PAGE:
Glycyrrhiza glabra Common name: Licorice, Liquorice
Part used: Dried root & rhizome
Constituents: Triterpene saponins (glycyrrhizin, glycyrrhizic & glycyrrhetinic acid), flavonoids, iso-flavonoids, phytosterols, polysaccharides (glucans), coumarins, volatile oils, amino acids, gum, lignans, starch, sugars
Actions: General tonic, anti-depressant, adrenal restorative, adrenal tonic, anti-tumor, anti-viral, anti-inflammatory, anti-tussive, mucoprotector, expectorant, detoxifier, demulcent, hepatoprotector, anti-ulcer, mild laxative, aldosterone-like action, anti-spasmodic
Medical uses: Is specific for the treatment of peptic ulcers and Addison’s disease. Also used for adrenal insufficiency, corticosteroid withdrawal, hypoglycemia and protection against cataracts in diabetes. Inflammatory conditions also benefit from it’s use such as allergies and autoimmune disease, lyme disease, and protects against carcinogens. It will soothe gastrointestinal inflammation and irritations such as GERD, gastritis, IBD, and ulcers. For rheumatism, muscle spasm & cramps, and joint inflammation it can be used both internally and topically.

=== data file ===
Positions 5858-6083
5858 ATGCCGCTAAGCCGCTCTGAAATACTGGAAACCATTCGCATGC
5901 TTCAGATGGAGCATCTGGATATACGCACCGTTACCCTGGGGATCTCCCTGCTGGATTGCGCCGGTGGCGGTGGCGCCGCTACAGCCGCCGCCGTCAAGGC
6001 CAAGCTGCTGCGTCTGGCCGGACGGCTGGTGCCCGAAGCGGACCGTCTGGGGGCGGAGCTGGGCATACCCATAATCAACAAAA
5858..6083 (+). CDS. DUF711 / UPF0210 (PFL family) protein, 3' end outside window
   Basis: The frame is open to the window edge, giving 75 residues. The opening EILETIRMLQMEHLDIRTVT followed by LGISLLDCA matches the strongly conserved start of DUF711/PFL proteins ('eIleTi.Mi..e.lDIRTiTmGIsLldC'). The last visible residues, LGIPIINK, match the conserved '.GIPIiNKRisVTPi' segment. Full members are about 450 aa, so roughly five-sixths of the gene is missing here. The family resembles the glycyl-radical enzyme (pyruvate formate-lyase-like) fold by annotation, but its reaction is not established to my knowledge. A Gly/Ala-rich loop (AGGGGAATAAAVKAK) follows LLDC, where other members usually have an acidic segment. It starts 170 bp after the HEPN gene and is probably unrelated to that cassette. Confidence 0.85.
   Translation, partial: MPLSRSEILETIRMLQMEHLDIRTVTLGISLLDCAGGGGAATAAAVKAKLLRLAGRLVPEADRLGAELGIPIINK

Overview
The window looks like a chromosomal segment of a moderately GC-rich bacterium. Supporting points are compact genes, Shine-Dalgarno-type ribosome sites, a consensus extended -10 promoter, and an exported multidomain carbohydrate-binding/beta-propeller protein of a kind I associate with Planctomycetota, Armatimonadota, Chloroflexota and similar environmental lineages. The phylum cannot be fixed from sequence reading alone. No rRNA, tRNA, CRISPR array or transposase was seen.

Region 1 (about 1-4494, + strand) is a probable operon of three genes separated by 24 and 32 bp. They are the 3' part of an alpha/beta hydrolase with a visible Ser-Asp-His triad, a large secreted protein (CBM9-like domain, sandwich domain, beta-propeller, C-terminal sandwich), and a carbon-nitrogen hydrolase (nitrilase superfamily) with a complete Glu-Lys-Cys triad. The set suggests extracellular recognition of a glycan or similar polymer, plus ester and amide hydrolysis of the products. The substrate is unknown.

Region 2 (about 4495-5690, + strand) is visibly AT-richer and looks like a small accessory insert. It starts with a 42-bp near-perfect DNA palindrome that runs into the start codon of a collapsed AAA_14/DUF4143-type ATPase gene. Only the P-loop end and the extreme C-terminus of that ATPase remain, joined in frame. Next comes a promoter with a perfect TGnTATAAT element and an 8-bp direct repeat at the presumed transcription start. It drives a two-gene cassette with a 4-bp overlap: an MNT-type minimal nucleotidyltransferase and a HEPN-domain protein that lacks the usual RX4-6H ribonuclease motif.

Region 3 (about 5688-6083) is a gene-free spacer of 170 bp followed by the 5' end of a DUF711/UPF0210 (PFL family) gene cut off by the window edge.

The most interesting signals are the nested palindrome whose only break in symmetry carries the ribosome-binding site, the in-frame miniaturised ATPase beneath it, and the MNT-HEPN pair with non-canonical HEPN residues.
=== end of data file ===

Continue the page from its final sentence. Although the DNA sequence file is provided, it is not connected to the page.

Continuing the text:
Pharmacy: Powdered root: 1-4g TID. Decoction: 1 tsp/cup, simmer 15 min, TID. Tincture: (1:1, 20%) 2-6ml QD.
Contraindications: Use with caution in anemia, hypertension, cardiovascular disorders, edema associated with heart failure, liver problems, kidney insufficiency, hypokalemia, hypothyroidism, fibrocystic breasts, male infertility or erectile dysfunction.
Toxicity: Minimal adverse effects if intake is less than 10mg/day. Long term use may reduce thyroid function and basal metabolic rate. High doses of long term use may cause hypokalemia, symptoms of hyperaldosteronism and amenorrhea.
Interactions: With diuretics, cardiac glycosides, corticosteroids, MAOIs, blood pressure medications, spironolactone, hormonal therapies, laxatives and K+ depleting medications.
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